Maybe it’s because I used to be a partner in a fish processing company called Silver Lining Seafoods or maybe it’s just my nature to look for silver linings amidst the chaos. Since climate change has been my focus for the past 14 years, I couldn’t help but wonder what are we, as a society, learning about addressing the coronavirus that could apply to the climate crisis?
Here’s the first silver lining: More people now see that science and experts play a vital role in their lives. Without the science of modeling, we could not even attempt to flatten the curve of new coronavirus cases. Furthermore, the public has been reminded about the concept of exponential curves. All this is the same for the climate crisis; the science is real; it’s not a hoax and the exponential curve is equally steep and frightening.
Through this coronavirus event we’ve also learned it’s best to promptly heed the advice of science. This too is the same for climate as there is another curve in desperate need of flattening. Earth now has over 400 parts per million of greenhouse gases in the atmosphere, according to ourworldindata.org. Climate scientists tell us that we need to peak out and get the emissions down to 350 parts per million. If we’ve learned nothing else from this pandemic, let it be to embrace the modeling behind “flattening the curve” and apply it to the climate crisis.
However, there is a big however in the difference in the economic fallout between the pandemic and climate change. Unlike the coronavirus, acting on climate change does not wreak havoc on the country’s economy. Instead it’s the opposite. Responding to the climate challenge would only add jobs and savings. Up until the coronavirus setback, the clean energy economy was churning along with battery storage technology and electric vehicles set for big gains. Because investing in sustainable communities, renewable energy and energy efficiency is labor intensive, millions of jobs are created not lost. The negative side of climate change comes from inaction. According to NOAA, in 2019, 14 weather and climate disaster events in the U.S. had losses exceeding $1 billion. The 1980–2019 annual average was 6.5 such events. We are more than doubling the number of catastrophic events.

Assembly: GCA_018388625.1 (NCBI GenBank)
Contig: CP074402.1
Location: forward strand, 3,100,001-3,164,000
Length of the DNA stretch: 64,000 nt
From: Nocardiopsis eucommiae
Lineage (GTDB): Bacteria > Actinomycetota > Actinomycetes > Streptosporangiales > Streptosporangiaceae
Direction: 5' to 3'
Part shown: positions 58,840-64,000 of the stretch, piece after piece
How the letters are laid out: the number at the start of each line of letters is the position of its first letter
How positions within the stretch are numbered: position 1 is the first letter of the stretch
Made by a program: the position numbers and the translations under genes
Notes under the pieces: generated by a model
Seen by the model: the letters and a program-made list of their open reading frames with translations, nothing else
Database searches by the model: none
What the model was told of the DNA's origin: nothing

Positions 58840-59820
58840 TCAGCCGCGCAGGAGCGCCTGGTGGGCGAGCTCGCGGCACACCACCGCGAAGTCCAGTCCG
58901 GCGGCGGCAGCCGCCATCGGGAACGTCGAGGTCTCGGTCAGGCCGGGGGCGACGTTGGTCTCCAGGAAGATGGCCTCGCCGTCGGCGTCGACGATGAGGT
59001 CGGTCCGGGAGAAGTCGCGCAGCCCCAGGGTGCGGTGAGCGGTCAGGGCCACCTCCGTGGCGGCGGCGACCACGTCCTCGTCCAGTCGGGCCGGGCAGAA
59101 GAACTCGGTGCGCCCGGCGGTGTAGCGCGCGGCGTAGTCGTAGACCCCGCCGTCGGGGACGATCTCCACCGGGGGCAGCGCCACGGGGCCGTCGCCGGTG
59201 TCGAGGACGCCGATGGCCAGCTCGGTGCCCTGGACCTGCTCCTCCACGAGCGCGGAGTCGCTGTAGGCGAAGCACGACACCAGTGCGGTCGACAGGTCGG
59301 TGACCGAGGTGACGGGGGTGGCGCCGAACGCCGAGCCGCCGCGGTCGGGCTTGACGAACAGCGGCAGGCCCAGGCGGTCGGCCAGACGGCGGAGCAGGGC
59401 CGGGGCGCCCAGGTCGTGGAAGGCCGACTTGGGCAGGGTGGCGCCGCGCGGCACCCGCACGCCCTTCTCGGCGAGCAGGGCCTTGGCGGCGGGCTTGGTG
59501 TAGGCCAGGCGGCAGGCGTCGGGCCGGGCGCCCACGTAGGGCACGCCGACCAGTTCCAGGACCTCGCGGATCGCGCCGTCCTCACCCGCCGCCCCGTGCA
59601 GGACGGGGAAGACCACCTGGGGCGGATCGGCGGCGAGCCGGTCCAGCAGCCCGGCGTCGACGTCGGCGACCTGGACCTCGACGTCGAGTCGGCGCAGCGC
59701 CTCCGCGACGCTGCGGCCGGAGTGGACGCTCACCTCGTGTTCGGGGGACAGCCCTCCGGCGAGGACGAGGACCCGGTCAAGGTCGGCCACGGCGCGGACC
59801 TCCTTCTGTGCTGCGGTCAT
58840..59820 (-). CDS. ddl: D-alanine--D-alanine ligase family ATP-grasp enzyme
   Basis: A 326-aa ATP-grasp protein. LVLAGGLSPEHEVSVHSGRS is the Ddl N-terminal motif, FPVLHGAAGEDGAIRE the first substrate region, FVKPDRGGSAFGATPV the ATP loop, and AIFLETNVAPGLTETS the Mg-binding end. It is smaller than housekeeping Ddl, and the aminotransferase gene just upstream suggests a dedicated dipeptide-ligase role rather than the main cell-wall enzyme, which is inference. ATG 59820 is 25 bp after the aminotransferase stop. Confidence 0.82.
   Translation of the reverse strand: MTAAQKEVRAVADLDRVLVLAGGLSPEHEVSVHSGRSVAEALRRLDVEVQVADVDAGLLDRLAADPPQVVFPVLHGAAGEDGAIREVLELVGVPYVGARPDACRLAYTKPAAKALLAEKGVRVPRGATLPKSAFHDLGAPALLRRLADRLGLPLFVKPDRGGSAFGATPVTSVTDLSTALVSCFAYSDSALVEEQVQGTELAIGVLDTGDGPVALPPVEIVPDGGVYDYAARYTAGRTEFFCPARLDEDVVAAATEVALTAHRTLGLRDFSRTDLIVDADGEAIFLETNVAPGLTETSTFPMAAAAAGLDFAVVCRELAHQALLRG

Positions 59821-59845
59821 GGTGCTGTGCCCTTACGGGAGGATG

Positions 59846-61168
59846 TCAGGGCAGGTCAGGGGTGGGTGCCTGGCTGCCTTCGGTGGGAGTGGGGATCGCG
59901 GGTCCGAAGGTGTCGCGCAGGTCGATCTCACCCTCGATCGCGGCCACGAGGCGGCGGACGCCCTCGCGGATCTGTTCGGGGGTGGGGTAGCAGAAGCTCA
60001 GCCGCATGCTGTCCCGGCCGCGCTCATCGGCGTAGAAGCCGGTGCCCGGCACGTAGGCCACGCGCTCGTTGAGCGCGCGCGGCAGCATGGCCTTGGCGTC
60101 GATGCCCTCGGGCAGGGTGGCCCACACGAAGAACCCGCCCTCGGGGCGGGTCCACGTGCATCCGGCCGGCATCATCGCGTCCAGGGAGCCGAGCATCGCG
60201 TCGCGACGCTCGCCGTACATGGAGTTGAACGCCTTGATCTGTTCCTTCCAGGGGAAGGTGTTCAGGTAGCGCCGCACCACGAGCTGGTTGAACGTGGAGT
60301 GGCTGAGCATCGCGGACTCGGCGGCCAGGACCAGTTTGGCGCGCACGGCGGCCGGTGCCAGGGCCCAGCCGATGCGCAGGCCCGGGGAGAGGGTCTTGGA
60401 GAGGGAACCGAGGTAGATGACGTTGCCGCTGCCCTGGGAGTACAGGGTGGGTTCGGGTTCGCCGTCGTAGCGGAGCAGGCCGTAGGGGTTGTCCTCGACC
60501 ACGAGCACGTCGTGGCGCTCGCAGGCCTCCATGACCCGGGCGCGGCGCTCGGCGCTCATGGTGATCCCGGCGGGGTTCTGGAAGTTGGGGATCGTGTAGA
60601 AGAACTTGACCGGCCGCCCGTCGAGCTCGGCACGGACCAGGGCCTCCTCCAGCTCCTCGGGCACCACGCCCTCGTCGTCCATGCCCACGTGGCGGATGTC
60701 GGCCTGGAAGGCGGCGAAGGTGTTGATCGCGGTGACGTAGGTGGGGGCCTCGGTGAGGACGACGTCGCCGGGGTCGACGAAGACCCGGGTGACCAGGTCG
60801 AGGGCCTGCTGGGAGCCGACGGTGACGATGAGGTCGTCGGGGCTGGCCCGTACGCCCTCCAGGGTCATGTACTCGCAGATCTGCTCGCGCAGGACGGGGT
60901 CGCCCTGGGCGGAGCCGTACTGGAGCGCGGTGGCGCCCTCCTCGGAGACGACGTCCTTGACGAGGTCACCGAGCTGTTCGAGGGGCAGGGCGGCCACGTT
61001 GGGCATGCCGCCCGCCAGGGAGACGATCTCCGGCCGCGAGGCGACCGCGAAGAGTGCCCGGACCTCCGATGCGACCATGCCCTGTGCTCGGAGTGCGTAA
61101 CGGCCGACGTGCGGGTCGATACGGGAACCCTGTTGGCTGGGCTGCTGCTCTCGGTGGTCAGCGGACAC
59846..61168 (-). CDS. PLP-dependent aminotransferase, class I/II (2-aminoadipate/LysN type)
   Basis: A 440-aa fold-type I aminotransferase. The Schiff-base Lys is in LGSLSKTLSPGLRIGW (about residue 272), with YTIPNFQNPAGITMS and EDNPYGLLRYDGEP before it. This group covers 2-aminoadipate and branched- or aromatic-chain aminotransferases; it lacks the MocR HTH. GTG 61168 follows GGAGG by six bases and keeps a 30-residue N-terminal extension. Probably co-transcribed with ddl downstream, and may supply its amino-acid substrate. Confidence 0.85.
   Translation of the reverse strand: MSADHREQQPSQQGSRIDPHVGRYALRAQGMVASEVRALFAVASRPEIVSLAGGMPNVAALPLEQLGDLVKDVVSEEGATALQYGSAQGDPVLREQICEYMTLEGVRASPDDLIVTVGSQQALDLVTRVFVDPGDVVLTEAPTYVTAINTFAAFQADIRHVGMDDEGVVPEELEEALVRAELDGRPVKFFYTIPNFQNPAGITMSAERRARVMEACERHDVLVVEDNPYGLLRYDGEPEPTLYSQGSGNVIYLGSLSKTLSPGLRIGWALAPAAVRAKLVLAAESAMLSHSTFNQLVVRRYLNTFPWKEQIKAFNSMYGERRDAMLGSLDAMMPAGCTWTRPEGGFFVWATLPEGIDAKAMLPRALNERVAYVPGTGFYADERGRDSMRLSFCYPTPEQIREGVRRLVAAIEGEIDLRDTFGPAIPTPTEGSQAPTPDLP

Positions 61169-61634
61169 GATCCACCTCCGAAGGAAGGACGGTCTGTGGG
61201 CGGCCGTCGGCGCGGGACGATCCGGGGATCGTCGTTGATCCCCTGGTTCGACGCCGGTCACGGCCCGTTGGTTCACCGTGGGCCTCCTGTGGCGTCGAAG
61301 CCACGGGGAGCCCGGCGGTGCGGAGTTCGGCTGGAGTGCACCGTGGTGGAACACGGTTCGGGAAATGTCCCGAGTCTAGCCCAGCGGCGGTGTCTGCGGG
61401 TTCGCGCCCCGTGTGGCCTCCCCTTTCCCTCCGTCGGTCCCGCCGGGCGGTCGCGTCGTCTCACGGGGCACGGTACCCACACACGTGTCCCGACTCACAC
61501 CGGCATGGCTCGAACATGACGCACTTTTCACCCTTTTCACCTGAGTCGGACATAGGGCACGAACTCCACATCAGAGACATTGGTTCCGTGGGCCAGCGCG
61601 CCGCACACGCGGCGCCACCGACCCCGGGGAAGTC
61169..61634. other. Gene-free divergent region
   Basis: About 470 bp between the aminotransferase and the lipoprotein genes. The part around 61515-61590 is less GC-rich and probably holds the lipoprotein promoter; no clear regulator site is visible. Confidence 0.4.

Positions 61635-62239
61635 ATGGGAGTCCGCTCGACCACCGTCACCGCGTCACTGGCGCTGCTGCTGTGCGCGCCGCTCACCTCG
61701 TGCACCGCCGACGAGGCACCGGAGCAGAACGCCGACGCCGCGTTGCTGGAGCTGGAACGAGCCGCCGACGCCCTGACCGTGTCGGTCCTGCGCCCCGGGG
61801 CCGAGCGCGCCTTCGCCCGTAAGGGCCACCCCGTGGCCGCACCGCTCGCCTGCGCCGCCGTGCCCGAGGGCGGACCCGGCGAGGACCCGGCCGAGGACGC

Another positive is that through the contrast of timely and organized responses from states and cities to the “happy talk” and mismanagement from the Trump Administration, more people can now see the difference between poor, unorganized government and good, functional
government. Just like the pursuit of science, it’s time to restore the institution of government to its rightful place … back on the pedestal of civic protection and prosperity. Doing so, will only help with the climate crisis.
A third silver lining is that Americans have within a relatively short time period altered their behavior in significant ways. Although the changes are dramatically different and come with side-benefits (think riding a bike instead of driving), addressing climate change also requires behavioral changes. It’s good to see that in a time of crisis we can make big changes on short notice. It’s a good skill set to have going forward.
We even made a seismic-level, political shift when Congress passed, with a majority in both parties, a $2 trillion, emergency relief bill. The climate crisis requires this same level of bipartisan action.
Although, climate change is not pressing down like the current death and disruption many cities feel, but it will … over time. In October of 2018, the United Nations and the world’s climate scientists warned that we only have twelve years (now eleven) for global warming to be kept to a maximum of 1.5C, beyond which even half a degree will significantly worsen the risks of drought, floods, extreme heat and poverty for hundreds of millions of people. Sure, eleven years feels drawn out by comparison to the fierce urgency of the pandemic. Nonetheless, America is where New York City was on the exponential curve.
In honor of this 50th Anniversary of Earth Day, I share these silver linings and urge you to help flatten the climate curve next. To find out what you can do personally just Google up “personal steps to reduce carbon footprint.”
• Kate Troll has over 22 years’ experience in coastal management, fisheries and energy policy and is a former executive director for United Fishermen of Alaska and the Alaska Conservation Voters. She’s been elected to local office twice, and written two books.